Is there any way to shield business and personal assets from potential claims of liability in the future?

Asked 7 months ago - City Of Industry, CA

We are a CA based s-corp and in the business of selling auto parts online. The items are imported and therefore, according to our insurance company, we are the "manufacturer." Through the course of business, we've encountered quite a lot of bizarre issues including customer buying/installing parts for incorrect vehicle causing damage.

Often times I see cases where the officers of corporations are named as defendants indicating that the personal as well as business assets are at risk. Is there a way to reposition the asset (cash & current asset such as inventory) so that it is out of reach of potentially frivolous litigation?

Attorney answers (6)

  1. Brad S Kane

    Pro

    Contributor Level 18

    8

    Lawyers agree

    Answered . In addition to following the proper corporate formalities and not commingling assets, etc. You should buy insurance for your business. Your insurer will be obligated to defend and indemnify you for most types of claims. You should immediately contact an insurance broker for assistance in obtaining the right coverage for your business. It is money well spent.

  2. Sagar P. Parikh

    Contributor Level 19

    4

    Lawyers agree

    Answered . if you are following the proper corporate formalities such as holding regular board meeting, keeping accounts separate, etc, then your personal assets should be shielded will your business liabilities.

  3. Janet Spiro Martin

    Pro

    Contributor Level 13

    4

    Lawyers agree

    Answered . IN addition to what my colleagues have said, understand that just because a plaintiff names officers, doesn't mean the business assets are liable or even "at risk" as you believe; this is what the defense and insurance is for. Naming officers without good cause can subject plaintiff to legal fees for getting those officers dismissed out of the action which is the first thing a defense lawyer will do. Officers are only liable when there can be proved some kind of fraud on the part of officers, or as my colleagues have said if there is co-mingling of the personal and corporate assets. Having a separate bank account is clearly needed; your minutes are secondarily important but still needed, so if they are not up to date (an extremely simple process), do so now. Any business attorney can do that just shop around for the best price. Many on this AVVO forum can do this. Janet@janetmartinlaw.com

    The foregoing is for informational purposes only and may not be relied on as attorney-client advice.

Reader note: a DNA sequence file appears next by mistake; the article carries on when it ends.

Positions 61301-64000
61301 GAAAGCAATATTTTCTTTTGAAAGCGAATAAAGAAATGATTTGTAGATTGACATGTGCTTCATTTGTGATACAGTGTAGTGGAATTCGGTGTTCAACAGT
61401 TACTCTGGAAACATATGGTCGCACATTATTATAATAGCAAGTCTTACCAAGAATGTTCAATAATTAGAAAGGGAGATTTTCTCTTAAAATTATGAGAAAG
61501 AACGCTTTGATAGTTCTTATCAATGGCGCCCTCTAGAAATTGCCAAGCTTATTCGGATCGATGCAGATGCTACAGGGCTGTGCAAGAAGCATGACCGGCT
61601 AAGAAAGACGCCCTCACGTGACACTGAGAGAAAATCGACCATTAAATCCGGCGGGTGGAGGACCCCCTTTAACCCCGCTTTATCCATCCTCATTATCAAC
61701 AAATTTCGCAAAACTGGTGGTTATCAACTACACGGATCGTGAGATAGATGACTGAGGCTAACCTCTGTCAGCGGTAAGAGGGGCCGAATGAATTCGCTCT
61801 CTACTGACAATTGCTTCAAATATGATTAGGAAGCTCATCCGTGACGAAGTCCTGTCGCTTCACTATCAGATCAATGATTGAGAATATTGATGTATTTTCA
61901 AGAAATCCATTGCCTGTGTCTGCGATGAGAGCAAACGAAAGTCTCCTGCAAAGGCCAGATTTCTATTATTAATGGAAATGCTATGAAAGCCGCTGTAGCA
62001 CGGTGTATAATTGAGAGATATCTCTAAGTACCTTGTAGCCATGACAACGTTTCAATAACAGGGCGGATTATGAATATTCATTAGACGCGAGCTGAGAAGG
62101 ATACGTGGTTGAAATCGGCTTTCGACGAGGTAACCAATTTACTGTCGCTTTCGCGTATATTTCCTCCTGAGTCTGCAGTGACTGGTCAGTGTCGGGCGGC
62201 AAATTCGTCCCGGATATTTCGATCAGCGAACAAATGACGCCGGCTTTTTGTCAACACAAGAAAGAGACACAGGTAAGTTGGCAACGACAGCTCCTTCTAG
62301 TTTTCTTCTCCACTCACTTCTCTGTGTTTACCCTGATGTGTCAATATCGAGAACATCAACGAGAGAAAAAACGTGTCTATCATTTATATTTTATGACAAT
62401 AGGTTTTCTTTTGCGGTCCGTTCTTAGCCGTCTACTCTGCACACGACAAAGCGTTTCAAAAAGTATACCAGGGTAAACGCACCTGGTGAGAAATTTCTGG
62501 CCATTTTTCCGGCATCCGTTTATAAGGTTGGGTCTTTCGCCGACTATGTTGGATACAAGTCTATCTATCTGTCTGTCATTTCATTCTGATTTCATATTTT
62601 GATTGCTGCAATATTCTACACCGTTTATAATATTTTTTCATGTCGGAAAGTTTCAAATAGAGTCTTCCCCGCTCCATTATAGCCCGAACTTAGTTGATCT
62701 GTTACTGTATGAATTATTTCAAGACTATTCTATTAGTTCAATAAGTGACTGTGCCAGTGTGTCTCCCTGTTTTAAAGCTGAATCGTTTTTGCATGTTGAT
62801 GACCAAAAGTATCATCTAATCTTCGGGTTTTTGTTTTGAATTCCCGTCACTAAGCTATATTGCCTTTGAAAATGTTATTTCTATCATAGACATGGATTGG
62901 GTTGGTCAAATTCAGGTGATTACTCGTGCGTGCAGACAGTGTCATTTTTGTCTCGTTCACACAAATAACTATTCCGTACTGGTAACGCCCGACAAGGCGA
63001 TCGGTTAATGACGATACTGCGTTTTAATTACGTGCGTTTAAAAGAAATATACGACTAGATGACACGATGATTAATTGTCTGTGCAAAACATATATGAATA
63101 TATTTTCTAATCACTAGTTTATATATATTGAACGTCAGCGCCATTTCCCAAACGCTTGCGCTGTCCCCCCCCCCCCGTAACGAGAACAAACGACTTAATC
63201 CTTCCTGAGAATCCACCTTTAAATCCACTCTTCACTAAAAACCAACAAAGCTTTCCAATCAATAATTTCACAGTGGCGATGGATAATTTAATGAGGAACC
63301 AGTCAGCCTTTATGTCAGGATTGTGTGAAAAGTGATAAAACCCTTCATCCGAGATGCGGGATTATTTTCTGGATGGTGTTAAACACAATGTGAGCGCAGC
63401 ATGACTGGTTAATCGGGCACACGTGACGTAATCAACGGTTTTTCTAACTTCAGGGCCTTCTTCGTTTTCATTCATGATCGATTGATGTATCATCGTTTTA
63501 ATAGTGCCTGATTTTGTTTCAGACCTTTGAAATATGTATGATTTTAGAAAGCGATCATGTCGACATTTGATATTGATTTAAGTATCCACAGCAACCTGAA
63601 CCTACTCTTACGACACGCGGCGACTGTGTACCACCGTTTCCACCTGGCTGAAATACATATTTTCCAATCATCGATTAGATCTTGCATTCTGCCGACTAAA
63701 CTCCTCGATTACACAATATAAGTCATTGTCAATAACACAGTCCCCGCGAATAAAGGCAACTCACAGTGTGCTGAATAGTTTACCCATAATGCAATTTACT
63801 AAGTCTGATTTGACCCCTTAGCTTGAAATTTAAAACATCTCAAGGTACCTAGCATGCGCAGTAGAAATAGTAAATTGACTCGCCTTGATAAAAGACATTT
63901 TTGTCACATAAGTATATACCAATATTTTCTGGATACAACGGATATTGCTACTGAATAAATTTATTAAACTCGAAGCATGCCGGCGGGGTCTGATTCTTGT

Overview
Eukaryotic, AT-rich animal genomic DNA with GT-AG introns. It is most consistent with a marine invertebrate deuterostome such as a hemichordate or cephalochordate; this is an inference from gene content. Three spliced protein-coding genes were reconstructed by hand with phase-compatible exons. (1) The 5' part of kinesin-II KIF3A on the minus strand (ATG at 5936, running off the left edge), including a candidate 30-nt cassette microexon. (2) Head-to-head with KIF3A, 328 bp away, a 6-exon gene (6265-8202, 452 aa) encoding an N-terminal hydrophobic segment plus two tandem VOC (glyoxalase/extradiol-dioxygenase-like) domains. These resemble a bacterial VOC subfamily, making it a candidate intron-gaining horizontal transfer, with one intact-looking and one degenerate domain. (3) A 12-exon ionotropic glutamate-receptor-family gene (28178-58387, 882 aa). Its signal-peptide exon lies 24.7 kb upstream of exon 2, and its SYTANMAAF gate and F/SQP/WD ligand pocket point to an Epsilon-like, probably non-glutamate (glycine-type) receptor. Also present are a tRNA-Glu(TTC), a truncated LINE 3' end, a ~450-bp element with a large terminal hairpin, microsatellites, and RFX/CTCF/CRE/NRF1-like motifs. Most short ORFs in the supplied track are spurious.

4. Albert Lee Crosner

    Contributor Level 18

    3

    Lawyers agree

    Answered . I concur with the answer Attorney Parikh has provided.

    Mr. Crosner is licensed to practice law in California and has been practicing law in California since 1978. The... more
  5. Pardis Patrick Ashouri

    Contributor Level 17

    3

    Lawyers agree

    Answered . In addition to proper corporate compliance and proper and adequate business insurance, you should consult with an estate planning attorney to set up a living trust for you. If you have one to make sure is properly funded and updated. Also you should have a business attorney review your corp documents and have a good shareholders agreement in place.

    Good luck.

    In addition to AVVO's disclaimer, please note that by this answer no attorney client relationship is intended mor... more
  6. Douglass S Lodmell

    Pro

    Contributor Level 13

    2

    Lawyers agree

    1

    Best Answer
    chosen by asker

    Answered . I agree with my colleagues in that compliant bookkeeping, no comingling of personal and business assets, an extensive insurance coverage are all pillars of a sound asset protection strategy.

    A lot depends on the net worth you seek to protect (the value of your business, the revenue it generate + your personal net worth including primary residence, bank and brokerage accounts and other investments. If the amount at stake is big enough, an attorney that works on contingency bases may attempt to pierce the corporate veil of your business entity by holding you personally responsible using theories as negligence or gross negligence.

    You may consider combining your existing business entity with a legal tool that was specially designed for asset protection purposes such as a Family Limited Partnership filed in a state with strong charging order rules such as AZ.

    Also keep in mind that when starting up a business, the risk of (frivolous) lawsuits may not only come from clients or providers, but also from (ex) employees.

    I advise you schedule a consultation with an attorney that has specific expertise in the area of asset protection planning. An experienced CPA and insurance broker should also make part of your team. Good luck!

    Douglass Lodmell is the nations #1 Asset Protection attorney and has clients in all 50 states, protecting over $4... more

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